• Sara Strachan

Surfing in Zanzibar

Updated: Jul 5, 2021

Zanzibar is a destination that conjures images of an exotic, tropical isle with endless turquoise seas, cocnut laden beaches and fascinating culture. Even the name sounds exotic and alluring!

Well, it turned out to be all of this and much more! The villages, the beautiful dhow boats, the locals charmingly adding a ‘y’ onto most nouns and using the beach as a bicycle highway are all unforgettable and unique memories from Zanzibar.

This island may not be the place you think of for surf blessed shores but this Indian Ocean gem can be a great surf destination when combined with some other activities. Zanzibar's not got Bali's swell but it also doesn't have the crowds either. I decided to travel to Zanzibar for some ocean action and fell in love with the vibes of this friendly isle.

Why Go? Zanzibar is relatively cheap to get to, it's not as far as Sri Lanka (if flying from Europe) and you still get a maximum culture dosage. You can surf in the morning, grab lunch in a hut with some masi mara warriors then dive or kitesurf in the afternoon! Of course surfing in uncrowded waves in 27 degree water is also something not to be sniffed at!

Where to Stay Paje beach is the epicenter of kiting in Zanzibar and also host to Aquaholics who were the first company to offer surf trips to the reef off of Dongwe beach. If you base yourself in Paje you are perfectly placed to go diving, take some kitesurf lessons or just chill on one of the swinging beds shaded by driftwood. I stayed at Ebb and Flow which is just behind Aquaholics kite and surf centre. Aquaholics holds a prime spot of the gorgeous shores of the turquoise Paje bay, Steffi and Brad who own Aquaholics are also great hosts and can organise kite lessons, dive excursions and mangrove SUP trips amongst other adventures. It only takes about two hours to get from Nungwi in the far North to Kizimkazi in the far south (for dolphin watching), so it’s entirely possible to base yourself in one area and get taxis to and from the spots around the island.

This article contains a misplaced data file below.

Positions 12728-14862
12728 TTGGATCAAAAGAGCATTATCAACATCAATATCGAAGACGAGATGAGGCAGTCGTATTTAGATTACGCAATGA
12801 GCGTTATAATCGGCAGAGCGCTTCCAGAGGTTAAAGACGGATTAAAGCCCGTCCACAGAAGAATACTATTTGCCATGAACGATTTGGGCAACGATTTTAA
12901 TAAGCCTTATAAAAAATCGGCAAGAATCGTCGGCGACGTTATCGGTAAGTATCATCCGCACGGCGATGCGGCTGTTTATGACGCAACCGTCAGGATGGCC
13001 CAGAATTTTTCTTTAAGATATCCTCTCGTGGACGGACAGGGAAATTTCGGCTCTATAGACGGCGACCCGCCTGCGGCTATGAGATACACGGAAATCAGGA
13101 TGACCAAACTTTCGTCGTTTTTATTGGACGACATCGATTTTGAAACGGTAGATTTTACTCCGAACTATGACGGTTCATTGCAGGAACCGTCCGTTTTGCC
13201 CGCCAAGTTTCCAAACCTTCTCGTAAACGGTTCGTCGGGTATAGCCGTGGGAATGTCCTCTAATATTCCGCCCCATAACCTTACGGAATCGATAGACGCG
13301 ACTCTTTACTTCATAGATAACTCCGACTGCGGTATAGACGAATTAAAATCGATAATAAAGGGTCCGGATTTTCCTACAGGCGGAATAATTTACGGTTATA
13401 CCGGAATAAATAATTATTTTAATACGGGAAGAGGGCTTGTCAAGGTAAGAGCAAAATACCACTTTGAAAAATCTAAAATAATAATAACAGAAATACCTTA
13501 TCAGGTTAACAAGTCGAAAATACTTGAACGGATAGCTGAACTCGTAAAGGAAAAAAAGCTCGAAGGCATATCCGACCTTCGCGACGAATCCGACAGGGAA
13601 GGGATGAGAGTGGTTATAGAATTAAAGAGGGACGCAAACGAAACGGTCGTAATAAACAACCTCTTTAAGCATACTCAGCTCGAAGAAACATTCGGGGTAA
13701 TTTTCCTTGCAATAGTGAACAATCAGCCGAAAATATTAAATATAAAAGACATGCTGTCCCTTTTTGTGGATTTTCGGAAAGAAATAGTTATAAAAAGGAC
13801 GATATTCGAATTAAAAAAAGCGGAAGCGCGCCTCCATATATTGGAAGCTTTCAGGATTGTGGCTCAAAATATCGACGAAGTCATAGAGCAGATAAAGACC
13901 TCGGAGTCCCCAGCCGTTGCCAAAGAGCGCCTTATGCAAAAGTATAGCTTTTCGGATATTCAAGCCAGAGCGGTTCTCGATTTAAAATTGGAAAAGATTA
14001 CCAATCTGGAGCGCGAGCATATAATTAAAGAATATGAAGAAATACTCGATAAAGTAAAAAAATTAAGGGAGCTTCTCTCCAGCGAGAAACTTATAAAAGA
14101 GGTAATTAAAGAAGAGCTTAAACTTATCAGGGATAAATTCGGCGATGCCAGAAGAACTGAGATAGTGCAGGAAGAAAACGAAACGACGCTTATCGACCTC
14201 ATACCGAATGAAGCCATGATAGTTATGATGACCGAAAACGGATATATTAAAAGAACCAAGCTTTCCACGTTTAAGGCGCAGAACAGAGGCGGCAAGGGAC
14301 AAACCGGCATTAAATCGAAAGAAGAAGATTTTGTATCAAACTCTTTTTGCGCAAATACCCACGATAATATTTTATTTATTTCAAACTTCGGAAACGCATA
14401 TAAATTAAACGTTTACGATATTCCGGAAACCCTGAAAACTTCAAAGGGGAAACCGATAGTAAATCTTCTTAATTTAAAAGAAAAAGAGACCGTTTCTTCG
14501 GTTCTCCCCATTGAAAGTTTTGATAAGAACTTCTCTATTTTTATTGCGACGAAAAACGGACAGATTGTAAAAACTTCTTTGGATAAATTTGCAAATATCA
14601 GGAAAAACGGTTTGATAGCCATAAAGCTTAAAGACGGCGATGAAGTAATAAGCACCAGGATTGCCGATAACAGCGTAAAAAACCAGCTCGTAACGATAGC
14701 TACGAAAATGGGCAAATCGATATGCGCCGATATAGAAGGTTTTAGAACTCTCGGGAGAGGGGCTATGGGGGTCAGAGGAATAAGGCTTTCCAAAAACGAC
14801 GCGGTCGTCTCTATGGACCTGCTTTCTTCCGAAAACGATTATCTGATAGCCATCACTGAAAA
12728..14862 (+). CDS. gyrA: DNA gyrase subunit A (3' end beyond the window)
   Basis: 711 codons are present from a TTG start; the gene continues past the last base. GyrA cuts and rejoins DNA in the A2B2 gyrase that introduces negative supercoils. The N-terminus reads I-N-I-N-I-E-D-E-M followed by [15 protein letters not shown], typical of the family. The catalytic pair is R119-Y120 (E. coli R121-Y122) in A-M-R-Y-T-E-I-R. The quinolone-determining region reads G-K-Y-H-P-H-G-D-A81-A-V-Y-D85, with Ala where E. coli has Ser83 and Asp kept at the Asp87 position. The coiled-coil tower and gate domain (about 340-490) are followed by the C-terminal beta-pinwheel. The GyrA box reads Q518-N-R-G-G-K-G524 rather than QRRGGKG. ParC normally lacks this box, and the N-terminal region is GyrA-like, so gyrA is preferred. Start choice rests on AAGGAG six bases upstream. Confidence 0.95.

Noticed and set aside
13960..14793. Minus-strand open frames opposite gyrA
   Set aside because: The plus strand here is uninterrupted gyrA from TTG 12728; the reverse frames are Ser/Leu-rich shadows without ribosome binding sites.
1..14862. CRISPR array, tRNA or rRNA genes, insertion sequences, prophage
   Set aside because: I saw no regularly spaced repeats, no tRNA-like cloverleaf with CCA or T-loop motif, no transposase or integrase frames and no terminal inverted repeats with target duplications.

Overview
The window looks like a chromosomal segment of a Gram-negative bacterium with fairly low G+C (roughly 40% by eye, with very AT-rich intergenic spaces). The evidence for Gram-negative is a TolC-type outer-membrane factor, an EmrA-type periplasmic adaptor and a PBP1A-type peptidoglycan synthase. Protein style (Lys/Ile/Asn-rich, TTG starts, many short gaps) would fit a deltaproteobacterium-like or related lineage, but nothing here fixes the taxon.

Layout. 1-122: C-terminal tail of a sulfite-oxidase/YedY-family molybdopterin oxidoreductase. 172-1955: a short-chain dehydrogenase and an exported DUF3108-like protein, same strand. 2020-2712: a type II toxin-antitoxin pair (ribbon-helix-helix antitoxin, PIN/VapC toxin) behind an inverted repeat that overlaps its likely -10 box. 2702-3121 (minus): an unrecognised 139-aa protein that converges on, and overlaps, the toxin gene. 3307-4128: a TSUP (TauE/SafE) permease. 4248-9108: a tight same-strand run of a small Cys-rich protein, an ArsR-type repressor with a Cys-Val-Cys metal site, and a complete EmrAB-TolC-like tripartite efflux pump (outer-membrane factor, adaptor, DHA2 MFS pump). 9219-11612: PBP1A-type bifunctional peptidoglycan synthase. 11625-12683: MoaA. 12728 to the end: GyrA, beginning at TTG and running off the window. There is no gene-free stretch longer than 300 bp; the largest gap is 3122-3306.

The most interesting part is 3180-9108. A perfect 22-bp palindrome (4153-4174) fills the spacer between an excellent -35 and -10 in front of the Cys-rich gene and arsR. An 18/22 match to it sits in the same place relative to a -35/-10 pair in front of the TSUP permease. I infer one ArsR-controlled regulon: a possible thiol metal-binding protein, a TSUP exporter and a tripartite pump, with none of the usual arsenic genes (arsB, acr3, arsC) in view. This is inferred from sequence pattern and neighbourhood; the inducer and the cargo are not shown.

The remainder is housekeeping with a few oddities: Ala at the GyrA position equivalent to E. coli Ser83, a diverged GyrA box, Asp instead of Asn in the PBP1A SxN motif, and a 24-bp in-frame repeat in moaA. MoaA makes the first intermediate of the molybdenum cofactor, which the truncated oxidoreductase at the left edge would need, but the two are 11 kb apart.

How to get to the Reef So you will need to book a surf trip and then they can figure out the surfing window for you (which is very tide dependant). You will then get whisked to Dongwe beach where you get kitted up with board and booties and are then taken by boat through azure coloured, warm seas to the breaking waves. I went with Aquaholics who were great and had a surf photographer Ale Sellers come out with us to take amazing shots of everyone. After your surf you can dine on boiled eggs, chapatis and tropical fruits from your boat moored in paradise! There's a couple of spots where you can surf, a beginner zone and a more intermediate section, the surf guide’s are great, telling you what markers to line up on the shore with to be in the perfect take off spot! The surfing window may not be massively long as the spot is very tide dependant and a boat is needed to get to the reef. However this also gives you time to do all of the other cultural and water based activities on offer. The surf can be fairly small so it might not appeal to big wave surfers and as you can't surf all day it might not be your first choice if you want to surf as much as humanly possible on holiday.

Best time to go Between December and March anti-cyclones in the Indian ocean send ground swell towards Zanzibar to create decent waves if the wind is offshore. If you are going to Zanzibar for surfing and kiting it would be a good idea to check the tides before booking your flights. Surf lessons are restricted to 1.5 – 3 hours of surf a day as it only works during the pushing mid-tide for lessons and the last hour of the dropping tide for advanced surfers. Kiting also needs to be planned around the high tide. A local taxi driver told me categorically that ‘rainy season starts on the 21 March’, so if he’s right then you can bank on rain from exactly that date!

What else is there to do for salty souls?

Day tripping from Paje is easy, it's not far if you want to go on a 'Blue Safari' day excursion where you're whisked off to the Menai Bay Conservation area to explore isolated sandbanks, secluded islets and pristine marine life from a traditional Dhow boat. You’ll get to swim and snorkel in the turquoise waters with guides, spot dolphins, swim in a hidden mangrove lagoon then feast on a delicious Swahili barbeque.